I’ve had a bit of a fixation lately. If our readers know me by now, it’s clear I’m into Japanese games about numbers. That’s doubly true if they’re handheld. We’ve seen plenty of JRPGs on the Nintendo Switch, and it’s a topic we (I) visited in 2020. But I think now’s an appropriate time to get more specific. Like, barely-living genre specific.

Related: Saviors of Sapphire Wings/Stranger of Sword City Revisited Review | Experience’s Dungeon Experience

For whatever reason, I’ve turned myself on to turn-based, first-person dungeon crawlers lately. This isn’t a new genre for me by any means, with the Etrian Odyssey series on Nintendo DS and all kinds of stuff that popped up on PSP and Vita. I’ve had fun before, but have never been… enthralled as I am now. There’s something about the Switch, and the games on the Switch, that have hit me just right.

The Best First-Person Dungeon Crawlers on Nintendo Switch

That said, there aren’t very many of these games on the Switch. First-person dungeon-crawling is a specific genre that doesn’t exist much outside of niche Japanese game development these days, and this list reflects that. But that’s fine! There’ll be caveats, and a few runners-up, but for the most part I believe I’ve singled out the best options for some truly old school grinding adventures on Nintendo’s latest platform.

Mary Skelter 2 (and 1!)

Mary Skelter is soon to be a three part series, with a localization of the third game announced in March. The best part is that if you’re just joining in now, the first game comes with the second one on Switch as a free download! Mary Skelter is one of those “edgy fairy tale” gimmicks with the likes of Cinderella and Red Riding Hood pulverizing monsters into bright pink goo and uh, absorbing it into their skin to power up?? It gets weird about it too. Like horny weird.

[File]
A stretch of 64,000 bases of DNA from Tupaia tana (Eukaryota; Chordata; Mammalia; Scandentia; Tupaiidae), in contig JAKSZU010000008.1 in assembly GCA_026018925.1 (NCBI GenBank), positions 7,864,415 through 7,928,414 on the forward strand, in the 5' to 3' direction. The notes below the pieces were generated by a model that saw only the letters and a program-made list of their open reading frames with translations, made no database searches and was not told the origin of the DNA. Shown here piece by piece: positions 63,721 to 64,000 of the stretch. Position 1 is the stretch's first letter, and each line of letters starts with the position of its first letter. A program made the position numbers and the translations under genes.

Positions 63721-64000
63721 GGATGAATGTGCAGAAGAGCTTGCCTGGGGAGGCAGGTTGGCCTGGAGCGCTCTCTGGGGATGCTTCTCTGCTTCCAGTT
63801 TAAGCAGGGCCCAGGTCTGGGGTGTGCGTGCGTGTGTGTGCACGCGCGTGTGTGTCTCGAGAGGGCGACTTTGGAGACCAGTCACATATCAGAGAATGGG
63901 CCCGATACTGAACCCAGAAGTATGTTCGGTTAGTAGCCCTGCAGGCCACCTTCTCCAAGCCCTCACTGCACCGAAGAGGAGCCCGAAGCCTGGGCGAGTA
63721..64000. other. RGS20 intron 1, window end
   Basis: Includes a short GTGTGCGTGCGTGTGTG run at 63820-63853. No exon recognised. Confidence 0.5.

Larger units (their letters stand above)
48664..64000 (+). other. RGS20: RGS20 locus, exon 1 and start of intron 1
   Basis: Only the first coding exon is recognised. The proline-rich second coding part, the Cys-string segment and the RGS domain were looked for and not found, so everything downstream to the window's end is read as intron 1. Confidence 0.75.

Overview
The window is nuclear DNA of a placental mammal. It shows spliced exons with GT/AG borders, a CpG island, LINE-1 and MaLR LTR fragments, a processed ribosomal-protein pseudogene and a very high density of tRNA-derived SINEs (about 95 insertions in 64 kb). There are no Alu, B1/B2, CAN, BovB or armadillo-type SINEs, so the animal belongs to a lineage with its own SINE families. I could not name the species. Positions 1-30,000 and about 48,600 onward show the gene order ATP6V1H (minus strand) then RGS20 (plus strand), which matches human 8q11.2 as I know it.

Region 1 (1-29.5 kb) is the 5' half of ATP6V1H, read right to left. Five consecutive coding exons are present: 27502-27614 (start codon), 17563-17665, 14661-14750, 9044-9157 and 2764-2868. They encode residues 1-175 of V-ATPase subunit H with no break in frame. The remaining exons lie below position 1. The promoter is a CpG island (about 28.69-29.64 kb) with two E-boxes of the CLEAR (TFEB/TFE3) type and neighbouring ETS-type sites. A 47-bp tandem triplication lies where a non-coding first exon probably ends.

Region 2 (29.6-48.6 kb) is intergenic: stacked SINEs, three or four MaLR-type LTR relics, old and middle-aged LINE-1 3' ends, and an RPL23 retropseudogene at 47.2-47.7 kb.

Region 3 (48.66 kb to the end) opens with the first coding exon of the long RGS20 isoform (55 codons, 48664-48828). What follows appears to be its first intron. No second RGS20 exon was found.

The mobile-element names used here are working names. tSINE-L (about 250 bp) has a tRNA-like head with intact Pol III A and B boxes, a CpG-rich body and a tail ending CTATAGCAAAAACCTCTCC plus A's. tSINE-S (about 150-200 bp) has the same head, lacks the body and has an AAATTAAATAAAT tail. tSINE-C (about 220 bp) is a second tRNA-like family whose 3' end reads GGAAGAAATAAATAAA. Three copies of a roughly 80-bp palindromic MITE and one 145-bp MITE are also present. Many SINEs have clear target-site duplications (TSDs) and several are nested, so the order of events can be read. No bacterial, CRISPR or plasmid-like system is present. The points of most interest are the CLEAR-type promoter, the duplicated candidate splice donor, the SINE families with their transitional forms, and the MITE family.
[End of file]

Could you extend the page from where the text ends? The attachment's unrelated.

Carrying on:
That aside, Mary Skelter is actually pretty up its own ass with a ton of lore stuff going on, and extra materials to support it. The first game has an unlockable light novel localization included that expands on things, and the second game is sort of an AU of the first in a strange way. Basically, this vampire/fairy tale/body horror mess has a lot of thought in it, and there’s a job system too.

And yes, by “horny weird” I mean the kind that happens in otaku-oriented games on touch-based platforms. Luckily, you can comfortably play Mary Skelter without engaging in its worst indulgences.

The Lost Child

Remember El Shaddai? You might not, but it is coming to PC soon so that’s cool. A game vaguely based on Christian mythology, El Shaddai has a whole expanded universe thing going on and The Lost Child is part of it.

Playing as a down on his luck journalist settling for work at an occult rag, you find yourself getting wrapped up into some nasty stuff. But also, there’s monster capturing. A macabre Pokemon in similar vein to Shin Megami Tensei, the weird and strange creatures you battle in Lost Child’s dungeons can be trained, fused and collected.